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A Dwindling Parade of Refugees

Terry H. Schwadron

Jan. 27, 2018

Even as the Trump administration moves to expel Salvadorans, Haitians and Sudanese — to say nothing about the Dreamers whose fate is pending — who have been in the United States under various temporary protected status determinations, more refugees are seeking admission.

These are people outside of the now ubiquitous debate over legal/illegal immigration. They are fleeing oppression or worse.

This is the year in which the Trumpists have vowed to cut in half the number of refugees allowed into the country, from about 85,000 in 2016 to about 45,000 this year. Almost half of those 2016 refugees were Muslims, higher than in most years.

Still, you’d hardly know this. The White House doesn’t make a big deal about the continuing arrivals of refugees or welcoming them to safe shores. By contrast, in Canada, Prime Minister Justin Trudeau has gone out of his way to greet some refugees from Syria, for example.

In the United States, we specifically have said ‘no’ to Syrians.

You may remember that as part of the presidentially-ordered Travel Ban against several majority-Muslim nations plus some people from Venezuela, the government also halted handling of all refugee and asylum requests for entry. Once the smoke cleared from various judicial reviews, the Department of Homeland Security set the number at 45,000, lowest sought by a White House since 1980.

Until the Travel Ban, the United States had been on a pace to admit 110,000 refugees.

Indeed, it has been reported that Stephen Miller, Trump’s hard-line immigration policy adviser, and Chief of Staff John F. Kelly, former secretary of homeland security, had wanted to cut that number to 15,000 before the State and Defense Departments argued for 50,000.

Just to remind everyone, a refugee is a person outside his or her country who feels unable or unwilling to return to that country because of persecution or a well-founded fear of persecution on account of race, religion, nationality, membership in a particular social group, or political opinion.

An asylum seeker is a person who meets the definition of refugee and is already present in the United States or is seeking admission at a port of entry. Refugees are required to apply for green card status one year after admission and asylum seekers may seek a green card after a year.

My own family faced just such a quandary in my mother’s teenage years. Entry to the United States was barred for European Jews by President Franklin D. Roosevelt, and her family ended up fleeing from Germany to the only place in the world that would take them — China, where visas were not needed, only to be locked up as prisoners of war by the invading Japanese for the remainder of World War II. Yes, I have some special empathy for fleeing refugees.

In 2016, the last full year reported, 85,000 refugees were admitted with the largest numbers from the Congo, Syria, and Burma, along with 20,400 asylees with the largest number from China, El Salvador and Guatemala. (I’m pretty sure these countries stand lower on Trump’s list of acceptable nations as compared with Norway.)

From 1990 to 1995, an average of about 112,000 refugees arrived in the United States each year, with many coming from the former Soviet Union. However, refugee admissions dropped off to fewer than 27,000 in 2002 following the terrorist attacks in 2001. This yearly number has since trended up.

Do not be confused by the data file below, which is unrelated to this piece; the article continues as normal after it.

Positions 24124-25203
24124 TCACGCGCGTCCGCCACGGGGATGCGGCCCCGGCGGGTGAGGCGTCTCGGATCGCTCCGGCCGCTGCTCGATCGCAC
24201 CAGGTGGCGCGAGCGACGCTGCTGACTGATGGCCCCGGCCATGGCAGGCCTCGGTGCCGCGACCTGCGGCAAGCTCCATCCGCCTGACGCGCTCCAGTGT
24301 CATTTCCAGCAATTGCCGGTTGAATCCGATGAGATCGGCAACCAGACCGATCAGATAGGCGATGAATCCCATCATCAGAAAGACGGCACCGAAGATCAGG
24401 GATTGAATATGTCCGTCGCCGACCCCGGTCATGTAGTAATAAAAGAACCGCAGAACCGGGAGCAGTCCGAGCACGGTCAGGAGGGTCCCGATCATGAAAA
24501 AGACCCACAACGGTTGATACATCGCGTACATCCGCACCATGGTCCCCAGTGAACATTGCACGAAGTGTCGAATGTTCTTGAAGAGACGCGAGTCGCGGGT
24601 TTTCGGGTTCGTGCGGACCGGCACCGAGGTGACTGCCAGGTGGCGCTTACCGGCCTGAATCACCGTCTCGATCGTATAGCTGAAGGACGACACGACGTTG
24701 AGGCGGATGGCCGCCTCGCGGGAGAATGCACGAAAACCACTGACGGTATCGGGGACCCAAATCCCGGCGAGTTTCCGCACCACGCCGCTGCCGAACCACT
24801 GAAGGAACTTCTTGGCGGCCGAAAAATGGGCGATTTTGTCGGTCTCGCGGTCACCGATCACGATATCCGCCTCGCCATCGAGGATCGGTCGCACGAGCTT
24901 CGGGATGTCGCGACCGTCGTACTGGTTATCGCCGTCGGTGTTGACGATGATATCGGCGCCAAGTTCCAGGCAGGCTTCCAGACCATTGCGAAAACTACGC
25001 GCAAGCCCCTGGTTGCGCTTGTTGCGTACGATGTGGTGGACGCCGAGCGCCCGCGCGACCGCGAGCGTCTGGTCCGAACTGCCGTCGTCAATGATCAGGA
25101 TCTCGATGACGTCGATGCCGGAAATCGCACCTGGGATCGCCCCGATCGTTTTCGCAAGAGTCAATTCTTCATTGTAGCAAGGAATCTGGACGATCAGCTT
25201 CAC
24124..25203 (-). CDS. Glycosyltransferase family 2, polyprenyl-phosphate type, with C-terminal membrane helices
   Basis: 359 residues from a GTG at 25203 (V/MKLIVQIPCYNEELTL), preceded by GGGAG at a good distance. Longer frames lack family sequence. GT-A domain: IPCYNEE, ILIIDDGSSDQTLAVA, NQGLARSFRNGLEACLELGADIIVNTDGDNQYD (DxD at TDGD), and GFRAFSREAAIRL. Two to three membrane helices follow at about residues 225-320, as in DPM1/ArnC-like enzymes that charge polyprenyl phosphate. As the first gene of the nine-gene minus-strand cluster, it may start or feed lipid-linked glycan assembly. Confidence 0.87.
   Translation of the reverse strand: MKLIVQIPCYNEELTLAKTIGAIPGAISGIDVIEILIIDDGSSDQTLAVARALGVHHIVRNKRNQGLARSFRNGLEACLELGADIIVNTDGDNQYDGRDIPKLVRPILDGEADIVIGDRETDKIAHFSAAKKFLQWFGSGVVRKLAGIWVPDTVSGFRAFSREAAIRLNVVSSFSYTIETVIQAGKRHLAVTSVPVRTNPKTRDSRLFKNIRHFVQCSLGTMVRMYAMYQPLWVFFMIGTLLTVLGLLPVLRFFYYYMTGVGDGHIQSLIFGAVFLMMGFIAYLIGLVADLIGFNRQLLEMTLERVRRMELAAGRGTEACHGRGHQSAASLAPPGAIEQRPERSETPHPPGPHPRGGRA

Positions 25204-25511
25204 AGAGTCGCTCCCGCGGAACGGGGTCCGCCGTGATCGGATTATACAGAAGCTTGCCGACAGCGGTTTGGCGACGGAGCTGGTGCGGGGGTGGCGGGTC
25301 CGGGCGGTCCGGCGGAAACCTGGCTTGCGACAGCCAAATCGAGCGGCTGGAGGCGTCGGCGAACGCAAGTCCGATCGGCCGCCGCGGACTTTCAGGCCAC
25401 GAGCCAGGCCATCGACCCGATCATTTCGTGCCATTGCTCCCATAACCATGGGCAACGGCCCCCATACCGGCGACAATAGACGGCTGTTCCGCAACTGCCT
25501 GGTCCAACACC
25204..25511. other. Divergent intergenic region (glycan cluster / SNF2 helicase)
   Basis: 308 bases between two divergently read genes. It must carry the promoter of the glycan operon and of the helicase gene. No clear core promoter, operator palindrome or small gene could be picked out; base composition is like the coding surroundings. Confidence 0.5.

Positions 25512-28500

Still, given the rocky path that this administration has followed towards an understandable and enforceable immigration policy, those number sound big.

They are not big when you look at the world’s problems creating new refugees every day, but it is a mark of Trump’s impact that even with “extreme vetting,” wholesale eliminations of immigration categories and the rest, that the United States took in 85,000 in a year.

According to The Wall Street Journal, 1980 was the first year of legislation giving the president a role in determining a cap on refugees. Until now, the ceiling had never been below 67,000, the number that Ronald Reagan set in 1986. During that time, perhaps three million refugees have been resettled in the United States.

Generally, the White House debate has pit the immigration purists against the more practical concerns of the military and diplomatic officials, who see strategic value in showing the United States to be compassionate and to help protect people who have been helpful to the U.S. military.

The refugee admissions process can take up to 18 to 24 months, and includes a review of applications by the State Department and other federal agencies, in-person interviews, health screenings and, for many, cultural orientations.

California, Texas and New York resettled nearly a quarter of all refugees in fiscal 2016. Other states that received at least 3,000 refugees included Michigan, Ohio, Arizona, North Carolina, Washington, Pennsylvania and Illinois. By contrast, Arkansas, the District of Columbia and Wyoming each resettled fewer than 10 refugees. Delaware and Hawaii took in no refugees.

The American public has seldom approved of accepting large numbers of refugees. In October 2016, some 54% of registered voters said that the United States does not have a responsibility to accept refugees from Syria, while 41% said it does. There was a wide partisan gap on this measure, with 87% of Trump supporters saying the U.S. doesn’t have a responsibility to accept Syrians, compared with only 27% of Clinton supporters who said the same. Polls from previous decades show Americans have largely opposed admitting large numbers of refugees from countries where people are fleeing war and oppression.


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